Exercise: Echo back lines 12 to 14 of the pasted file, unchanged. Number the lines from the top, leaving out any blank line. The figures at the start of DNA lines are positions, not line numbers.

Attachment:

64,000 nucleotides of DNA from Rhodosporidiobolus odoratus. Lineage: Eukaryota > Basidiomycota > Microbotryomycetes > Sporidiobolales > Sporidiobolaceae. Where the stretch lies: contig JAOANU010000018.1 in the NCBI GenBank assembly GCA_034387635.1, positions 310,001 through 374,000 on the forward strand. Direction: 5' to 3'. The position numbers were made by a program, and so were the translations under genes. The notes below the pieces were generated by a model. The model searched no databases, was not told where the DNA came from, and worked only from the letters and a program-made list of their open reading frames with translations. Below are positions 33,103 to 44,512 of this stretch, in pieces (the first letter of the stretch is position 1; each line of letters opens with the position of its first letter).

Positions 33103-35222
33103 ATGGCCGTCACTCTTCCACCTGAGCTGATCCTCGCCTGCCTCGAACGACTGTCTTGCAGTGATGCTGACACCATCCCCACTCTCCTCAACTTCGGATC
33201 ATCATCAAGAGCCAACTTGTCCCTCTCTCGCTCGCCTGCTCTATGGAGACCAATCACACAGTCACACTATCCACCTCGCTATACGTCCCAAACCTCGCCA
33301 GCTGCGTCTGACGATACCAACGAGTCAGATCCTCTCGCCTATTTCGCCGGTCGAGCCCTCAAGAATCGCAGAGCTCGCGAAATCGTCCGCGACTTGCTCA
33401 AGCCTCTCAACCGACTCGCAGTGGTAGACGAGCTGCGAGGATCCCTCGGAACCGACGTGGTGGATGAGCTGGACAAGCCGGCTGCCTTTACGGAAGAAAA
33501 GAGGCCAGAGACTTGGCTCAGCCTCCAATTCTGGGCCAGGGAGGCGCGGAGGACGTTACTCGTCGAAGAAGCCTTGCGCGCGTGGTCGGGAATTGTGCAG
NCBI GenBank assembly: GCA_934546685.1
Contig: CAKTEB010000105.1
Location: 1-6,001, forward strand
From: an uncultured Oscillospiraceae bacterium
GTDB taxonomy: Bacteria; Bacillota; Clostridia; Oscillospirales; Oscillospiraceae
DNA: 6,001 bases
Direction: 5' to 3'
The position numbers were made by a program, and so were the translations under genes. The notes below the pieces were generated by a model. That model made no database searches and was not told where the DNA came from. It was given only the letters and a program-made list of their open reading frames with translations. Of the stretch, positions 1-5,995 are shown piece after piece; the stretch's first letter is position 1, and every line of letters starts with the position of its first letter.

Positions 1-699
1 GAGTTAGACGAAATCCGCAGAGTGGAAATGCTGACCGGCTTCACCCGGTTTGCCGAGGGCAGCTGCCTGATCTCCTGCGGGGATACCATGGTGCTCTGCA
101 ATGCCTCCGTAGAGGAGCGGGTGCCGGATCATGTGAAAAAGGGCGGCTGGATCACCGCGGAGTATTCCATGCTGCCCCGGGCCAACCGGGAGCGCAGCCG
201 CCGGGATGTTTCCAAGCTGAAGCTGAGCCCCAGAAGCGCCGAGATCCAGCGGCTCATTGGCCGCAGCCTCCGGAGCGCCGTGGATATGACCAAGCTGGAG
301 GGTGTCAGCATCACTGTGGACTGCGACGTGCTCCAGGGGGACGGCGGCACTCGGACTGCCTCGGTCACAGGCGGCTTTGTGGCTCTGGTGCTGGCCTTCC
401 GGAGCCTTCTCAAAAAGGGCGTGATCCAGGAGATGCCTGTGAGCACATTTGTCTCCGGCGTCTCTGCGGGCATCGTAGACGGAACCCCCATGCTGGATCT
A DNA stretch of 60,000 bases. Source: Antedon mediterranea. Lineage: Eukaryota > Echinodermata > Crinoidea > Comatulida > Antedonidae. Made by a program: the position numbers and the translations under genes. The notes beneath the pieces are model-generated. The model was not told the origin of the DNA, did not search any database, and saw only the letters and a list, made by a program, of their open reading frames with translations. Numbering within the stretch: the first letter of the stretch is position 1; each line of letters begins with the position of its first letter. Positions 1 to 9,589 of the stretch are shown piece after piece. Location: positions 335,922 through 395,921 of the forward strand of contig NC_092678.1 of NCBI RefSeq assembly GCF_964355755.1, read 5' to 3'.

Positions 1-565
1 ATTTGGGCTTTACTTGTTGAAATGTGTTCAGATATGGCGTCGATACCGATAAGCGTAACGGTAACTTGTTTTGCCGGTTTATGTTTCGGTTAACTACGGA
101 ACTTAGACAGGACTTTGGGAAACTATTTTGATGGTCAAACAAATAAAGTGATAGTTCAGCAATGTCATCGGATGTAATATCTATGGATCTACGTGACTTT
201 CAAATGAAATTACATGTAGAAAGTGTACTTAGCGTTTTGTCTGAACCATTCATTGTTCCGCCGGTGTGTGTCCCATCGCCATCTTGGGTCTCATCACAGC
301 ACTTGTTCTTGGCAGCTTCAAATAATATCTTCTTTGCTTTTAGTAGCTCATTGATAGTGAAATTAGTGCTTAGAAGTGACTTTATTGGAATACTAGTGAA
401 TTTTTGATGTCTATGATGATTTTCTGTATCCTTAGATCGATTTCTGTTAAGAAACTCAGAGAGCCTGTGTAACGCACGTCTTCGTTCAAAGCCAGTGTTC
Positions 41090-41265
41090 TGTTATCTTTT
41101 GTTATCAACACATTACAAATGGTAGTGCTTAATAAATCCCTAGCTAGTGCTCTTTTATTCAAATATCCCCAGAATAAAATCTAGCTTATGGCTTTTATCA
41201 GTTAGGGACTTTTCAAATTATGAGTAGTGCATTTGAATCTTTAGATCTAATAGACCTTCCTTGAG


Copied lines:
GTDB taxonomy: Bacteria; Bacillota; Clostridia; Oscillospirales; Oscillospiraceae
DNA: 6,001 bases
Direction: 5' to 3'